One of the ministries that Graceworks has been committed to is equipping churches to mentor their young adults. These requests came because many churches were losing their young adults and wanted help to connect with them in such a way that helped them to navigate emerging adulthood and therefore provide needed help in this crucial chapter of life. This in turn helped the young adults to find their place in the church.
After some years of doing this, we came to the realisation that not only did we need to help older adults understand and help the young, we also needed the young to understand and help the older members of the church. This was the first step in what became our generations project, our research into how Singaporean Christians of five generations, namely the Silent, Boomer, Gen X, Millennial, and Gen Z, viewed the faith and the church. With greater awareness of the culture of the different generations, we could then relook at how we did young-adult mentoring.
We realised that young-adult mentoring was a concrete way to help Christians of different generations get close and personal with each other. It's one thing to know some theory of how a certain generation needs to be approached. It's quite another to share life stories with someone of a different generation. And because the different generations had different strengths and different smarts, young-adult mentoring is a mutual experience where young and old learn from each other.
Perhaps it is time to rename what we have termed “young-adult mentoring”. Maybe we should now call it “co-mentoring”.
. . .where older and younger mentor each other. . . Co-mentoring also captures the essence of mutuality and reciprocity. (Holly Catterton Allen, Christine Lawton & Cory L. Seibel, Intergenerational Christian Formation 2nd Ed. [Downers Grove, IL: InterVarsity Press, 2023], 49).
Mutuality and reciprocity are two key values of any church trying to be intergenerational because it implies:
. . . that there is a balanced give and take, that is, a sense that what we have to offer each other is of similar weight and importance. (Intergenerational Christian Formation, 20.)
Another name for co-mentoring is reciprocal mentoring:
In reciprocal mentoring, sometimes known as “co-mentoring”, two people work together through a mentoring process in which they both take on the roles of Mentor and Mentee. This could be done by each participating in both roles, or by each person taking a primary role as Mentor or Mentee, but being willing to exchange roles from time to time.
In the developmental model of mentoring, Mentor and Mentee both enter the relationship with an expectation they will be changed by and learn from the experience. To some extent, reciprocal mentoring often happens naturally in a strong mentoring alliance. As mentoring relationships progress, it is not unusual for pairs to report that at times, the Mentee takes on the mentoring role.
Those who are used to a more traditional understanding will find this reciprocity strange because mentoring is usually understood as someone older and more mature guiding the development of someone younger and less experienced. What can the older learn from the younger?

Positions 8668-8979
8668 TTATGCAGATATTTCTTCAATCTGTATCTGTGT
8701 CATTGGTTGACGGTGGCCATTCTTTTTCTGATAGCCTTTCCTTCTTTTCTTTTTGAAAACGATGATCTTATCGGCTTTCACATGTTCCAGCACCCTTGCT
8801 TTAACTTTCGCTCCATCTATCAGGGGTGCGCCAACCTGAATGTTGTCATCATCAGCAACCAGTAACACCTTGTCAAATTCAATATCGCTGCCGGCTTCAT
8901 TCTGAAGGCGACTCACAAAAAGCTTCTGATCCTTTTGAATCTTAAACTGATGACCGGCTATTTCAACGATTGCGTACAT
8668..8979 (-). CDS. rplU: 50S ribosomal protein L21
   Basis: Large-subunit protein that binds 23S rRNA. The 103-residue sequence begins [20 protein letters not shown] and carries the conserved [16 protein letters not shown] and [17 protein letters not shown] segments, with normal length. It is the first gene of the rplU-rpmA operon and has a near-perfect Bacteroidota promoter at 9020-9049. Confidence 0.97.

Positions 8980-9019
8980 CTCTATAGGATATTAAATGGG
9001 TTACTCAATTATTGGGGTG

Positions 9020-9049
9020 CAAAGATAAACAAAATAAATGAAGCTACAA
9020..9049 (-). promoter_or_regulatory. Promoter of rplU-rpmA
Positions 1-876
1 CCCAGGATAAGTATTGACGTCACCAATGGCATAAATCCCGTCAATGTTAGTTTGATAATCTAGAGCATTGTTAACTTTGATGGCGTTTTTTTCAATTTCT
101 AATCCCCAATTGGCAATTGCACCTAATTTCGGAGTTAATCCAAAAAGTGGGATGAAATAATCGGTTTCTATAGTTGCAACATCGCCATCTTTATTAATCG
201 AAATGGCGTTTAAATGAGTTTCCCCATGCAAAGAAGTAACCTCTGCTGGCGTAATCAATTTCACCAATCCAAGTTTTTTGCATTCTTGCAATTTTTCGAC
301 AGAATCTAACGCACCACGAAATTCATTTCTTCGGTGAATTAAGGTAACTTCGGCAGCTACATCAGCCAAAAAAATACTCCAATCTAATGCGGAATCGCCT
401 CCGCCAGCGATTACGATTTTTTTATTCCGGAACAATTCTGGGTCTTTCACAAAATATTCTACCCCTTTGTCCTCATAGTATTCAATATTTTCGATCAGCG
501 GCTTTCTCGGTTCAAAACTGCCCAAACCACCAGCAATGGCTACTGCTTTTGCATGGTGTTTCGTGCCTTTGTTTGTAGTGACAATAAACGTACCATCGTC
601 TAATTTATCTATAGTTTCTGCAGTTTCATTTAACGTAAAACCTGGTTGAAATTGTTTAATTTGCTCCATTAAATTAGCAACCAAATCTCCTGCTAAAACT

Our generations project has shown that the different generations have been shaped by different formative forces and therefore have developed different strengths. For one, the younger have much more learned expertise. They grew up in a time of a rapid growth of knowledge and have learned how to learn and assimilate large amounts of information. The older ones who have lived longer have experienced more of life and therefore have more lived experience.
Hence, young and old have much to offer each other. So, if an older adult chooses to mentor a younger adult it is with the understanding that the mentoring journey is one that is for the older adult’s growth as well. And hence we may have to move beyond the title “young-adult mentoring”.
Mentoring has always been a synergistic exercise needing the contribution of both mentor and mentee that results in blessings for both. Sharon Daloz Parks puts it well:
No matter what the mentor may offer in various forms of recognition, support, challenge, and inspiration, in the alchemy of mentoring the talents, smarts, skills, and best intuitions of the protege combine with the mentor’s wisdom to forge new realities that neither could create alone. Although initially either may seek out the other, the relationship comes about finally, through mutual attraction towards similar aims. When the relationship works, the meaning and satisfaction that it yields are gifts to both the protege and the mentor. (Sharon Daloz Parks, Big Questions Worthy Dreams [San Francisco, CA: John Wiley & Sons, 2000], 133.)
Therefore, the fact that both mentor and mentee learn and grow from the mentoring journey is not something new.
There are many types of mentoring that are needed. More basic concerns for the discipling of new believers may indeed see someone more mature in the faith guiding a new brother or sister in Christ. Even then I would argue that the more mature Christian can learn from the newer one.
Perhaps co-mentoring is the realisation that Jesus is the primary mentor and young and old are both shaped by Him through each other. Paul asks his disciples to follow his example as he follows the example of Christ (1 Corinthians 11:1). Young and old can help each other do that.